Broke Ass Financial Coaching: Should I Buy a Car or not?
While being young, broke and beautiful is all well and good, some people’s finances are more jacked than others. That’s why we’ve invited Betsy Crouch (aka Coach $izzle) to come onboard and dole out some much needed advice. She is a professional financial coach after all. If you’ve got a question you’d like answered please email her at. Maybe your question will be the next one answered.
Hey Coach Sizzle, should I buy a car or not? -KT
I am extremely passionate about giving advice on buying cars. Why? I have made many mistakes namely leasing new versus buying used. At one time, when I was 24 years old I was not only leasing one vehicle, but two vehicles. Wow. Really? What an ass! Ok, well at this point now, I have not owned a car for almost four years and I am super ecstatic about it. I hate to brag and everything but I ride San Francisco’s public transportation system, Muni, and I flippin’ love it. I don’t even buy a fastpass because I know that I spend less on fares individually based on how much I ride. I am all about being efficient and getting a good deal. I can hop on and ride anywhere in the city for a few hours for only two dollars! I can have a couple drinks while I am out, read whatever I want, and look out the window. I don’t need a car to get anywhere. As a back up I have a Zipcar membership so that if I needed a car, I could go online and get one in my neighborhood immediately.
This may not be true for you. When I lived in Michigan and New Jersey there really was not a question of whether I should or should not buy a car. I needed a car to get to work and to do anything. Some of us live in a 'œcar culture'/LA/Suburbia and some of us don’t. For those of us who do not haftahava car, on what do we base a decision to get a car anyways? Money? Convenience? Environmental impact? Independence? Cultural norms/pressures? Make a list of all the factors involved. For many of us money will be one of the most important factors to consider. Take the three most important factors to you and look at them through the lens of buying a car and of not buying a car.
Buying a Car:
This is a calculator of 'œthe real cost of car ownership,” from Bikes at Work Inc. It calculates what you could achieve financially if you put the money towards education and retirement savings, for example, instead of a car.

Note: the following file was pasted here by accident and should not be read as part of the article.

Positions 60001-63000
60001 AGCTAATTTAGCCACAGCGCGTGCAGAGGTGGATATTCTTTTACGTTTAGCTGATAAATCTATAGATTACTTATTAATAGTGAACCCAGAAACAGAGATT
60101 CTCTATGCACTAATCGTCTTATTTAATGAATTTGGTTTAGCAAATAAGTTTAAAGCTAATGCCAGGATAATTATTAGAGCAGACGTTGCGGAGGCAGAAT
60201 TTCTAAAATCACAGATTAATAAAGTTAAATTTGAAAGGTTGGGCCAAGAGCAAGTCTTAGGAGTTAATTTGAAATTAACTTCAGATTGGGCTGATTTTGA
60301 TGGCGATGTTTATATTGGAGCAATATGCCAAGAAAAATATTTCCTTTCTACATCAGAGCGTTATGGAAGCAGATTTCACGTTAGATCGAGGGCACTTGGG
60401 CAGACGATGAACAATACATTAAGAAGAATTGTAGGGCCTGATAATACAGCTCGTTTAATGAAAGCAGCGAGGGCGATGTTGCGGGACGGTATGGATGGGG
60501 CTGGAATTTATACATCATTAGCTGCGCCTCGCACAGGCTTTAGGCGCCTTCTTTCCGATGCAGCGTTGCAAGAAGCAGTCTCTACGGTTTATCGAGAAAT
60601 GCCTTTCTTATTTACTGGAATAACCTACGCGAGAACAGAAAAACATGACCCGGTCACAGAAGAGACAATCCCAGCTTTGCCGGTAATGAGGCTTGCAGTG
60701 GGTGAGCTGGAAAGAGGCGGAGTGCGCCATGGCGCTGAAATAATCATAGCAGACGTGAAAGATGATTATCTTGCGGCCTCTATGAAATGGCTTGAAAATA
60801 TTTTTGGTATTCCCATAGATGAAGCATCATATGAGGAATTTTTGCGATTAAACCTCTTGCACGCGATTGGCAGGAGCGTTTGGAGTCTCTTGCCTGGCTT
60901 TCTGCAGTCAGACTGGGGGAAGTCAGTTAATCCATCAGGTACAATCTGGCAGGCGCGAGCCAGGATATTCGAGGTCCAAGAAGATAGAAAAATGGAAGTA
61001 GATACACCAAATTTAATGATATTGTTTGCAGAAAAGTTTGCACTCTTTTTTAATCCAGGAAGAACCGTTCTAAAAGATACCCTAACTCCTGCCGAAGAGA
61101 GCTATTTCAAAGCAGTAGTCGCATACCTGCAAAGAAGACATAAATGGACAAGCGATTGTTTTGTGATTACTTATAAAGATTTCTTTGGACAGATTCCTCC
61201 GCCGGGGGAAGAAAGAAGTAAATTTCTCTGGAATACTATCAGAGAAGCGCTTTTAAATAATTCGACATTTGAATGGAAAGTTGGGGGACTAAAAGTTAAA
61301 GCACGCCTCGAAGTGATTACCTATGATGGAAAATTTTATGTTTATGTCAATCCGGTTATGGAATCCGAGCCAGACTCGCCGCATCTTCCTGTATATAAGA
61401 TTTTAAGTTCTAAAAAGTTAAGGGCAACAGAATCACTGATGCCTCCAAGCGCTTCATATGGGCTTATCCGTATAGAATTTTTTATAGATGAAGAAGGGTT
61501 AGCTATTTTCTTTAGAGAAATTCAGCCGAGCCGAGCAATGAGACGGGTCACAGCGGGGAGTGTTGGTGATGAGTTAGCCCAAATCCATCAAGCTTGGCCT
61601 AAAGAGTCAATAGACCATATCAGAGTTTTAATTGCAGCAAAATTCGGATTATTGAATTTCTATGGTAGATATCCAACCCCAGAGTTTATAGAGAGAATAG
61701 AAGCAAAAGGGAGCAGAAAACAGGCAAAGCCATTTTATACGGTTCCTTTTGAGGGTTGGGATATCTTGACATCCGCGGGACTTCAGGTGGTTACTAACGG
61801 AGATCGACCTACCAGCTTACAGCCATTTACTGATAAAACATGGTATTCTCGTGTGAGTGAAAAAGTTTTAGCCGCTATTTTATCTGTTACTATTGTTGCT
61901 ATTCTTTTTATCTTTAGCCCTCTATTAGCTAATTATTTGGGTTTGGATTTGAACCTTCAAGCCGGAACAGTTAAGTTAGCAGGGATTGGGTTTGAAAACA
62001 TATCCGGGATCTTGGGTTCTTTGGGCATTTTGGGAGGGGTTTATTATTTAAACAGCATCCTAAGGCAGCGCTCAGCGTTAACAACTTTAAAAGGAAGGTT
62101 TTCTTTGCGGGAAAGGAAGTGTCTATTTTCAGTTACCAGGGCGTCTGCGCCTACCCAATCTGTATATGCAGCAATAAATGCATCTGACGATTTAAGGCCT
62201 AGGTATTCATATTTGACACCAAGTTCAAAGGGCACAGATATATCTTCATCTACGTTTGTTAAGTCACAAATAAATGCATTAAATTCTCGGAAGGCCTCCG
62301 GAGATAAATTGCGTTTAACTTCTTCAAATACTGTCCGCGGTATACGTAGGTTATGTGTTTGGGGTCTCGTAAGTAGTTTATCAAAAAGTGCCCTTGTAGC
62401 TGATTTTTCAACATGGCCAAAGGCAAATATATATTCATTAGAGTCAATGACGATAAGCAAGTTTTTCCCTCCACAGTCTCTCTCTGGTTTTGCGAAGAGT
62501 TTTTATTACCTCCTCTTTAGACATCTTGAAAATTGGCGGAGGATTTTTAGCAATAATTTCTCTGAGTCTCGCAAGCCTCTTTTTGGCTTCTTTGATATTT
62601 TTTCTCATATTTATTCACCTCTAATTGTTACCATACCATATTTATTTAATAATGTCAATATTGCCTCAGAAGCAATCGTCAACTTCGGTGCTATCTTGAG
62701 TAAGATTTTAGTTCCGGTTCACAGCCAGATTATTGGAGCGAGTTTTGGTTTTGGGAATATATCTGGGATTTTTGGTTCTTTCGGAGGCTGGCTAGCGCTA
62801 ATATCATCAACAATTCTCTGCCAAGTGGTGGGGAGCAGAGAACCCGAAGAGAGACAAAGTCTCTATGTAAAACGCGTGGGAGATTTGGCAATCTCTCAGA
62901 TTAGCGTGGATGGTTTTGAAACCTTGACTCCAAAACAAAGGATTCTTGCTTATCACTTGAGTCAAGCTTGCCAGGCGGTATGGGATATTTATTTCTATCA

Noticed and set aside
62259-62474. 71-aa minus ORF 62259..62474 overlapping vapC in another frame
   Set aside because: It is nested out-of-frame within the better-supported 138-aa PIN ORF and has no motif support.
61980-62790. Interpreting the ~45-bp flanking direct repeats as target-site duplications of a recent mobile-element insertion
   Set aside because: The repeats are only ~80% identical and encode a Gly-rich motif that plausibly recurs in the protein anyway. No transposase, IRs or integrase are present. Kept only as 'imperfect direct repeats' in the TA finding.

Also, don’t get caught in the trap of just focusing on the monthly payment, 'œoh I can swing $300 per month,' look at the total amount you would be spending, over the course of years.
In order to come up with amounts for the 'œreal cost' calculator above you need to choose the type of vehicle you are thinking about buying and then go through the following steps to predict your expense.
1. Price of the vehicle, check out Kelly Blue Book.
2. Financing, use Bankrate.com for research on rates, see sf rates here.
3. Insurance, Bankrate car insurance quotes.
4. Registration, DMV info.
5. Fuel cost
6. Parking space expense
7. General Parking and Tolls
What expenses would you have if you didn’t have a car?
1. Public Transportation, Google Maps produces a projected expense with directions.
2. Taxis '“ Green Cabs in SF
3. Rental Cars
4. Car pooling expense
5. Bicycle expenses
6. Car sharing '“ CityCarShare and Zipcar for occasional driving needs.
Write down your prediction for how much you would spend on a car versus what you would spend on alternative transportation.
Then look at your other factors:
Environmental impact: Would you drive alone? Carpool? Buy a hybrid vehicle?
Time and Convenience: How long would it take you from point a to b to drive and park versus ride?
If you decide to buy a vehicle, please watch this video called, how to buy a car without getting screwed. It is designed to help people who are going to buy a new car, but the principles can be applied to buying a used car from a dealership. Buying a car can feel daunting and scary if you haven’t done it before. You can buy a car without getting screwed.
I can say that I am a much happier not owning a car than owning a car. Go into your heart, what is true for you? Are you willing to spend more for convenience and freedom? If so, could buying a car be an opportunity to help others by carpooling? Or can you experience the convenience and freedom you desire without buying a car?
I say if you buy a car because you want it and you don’t need it, buy a used hybrid, drive all of your friends around, and just be at peace with it. If you are going to do it anyways, you may as well enjoy it!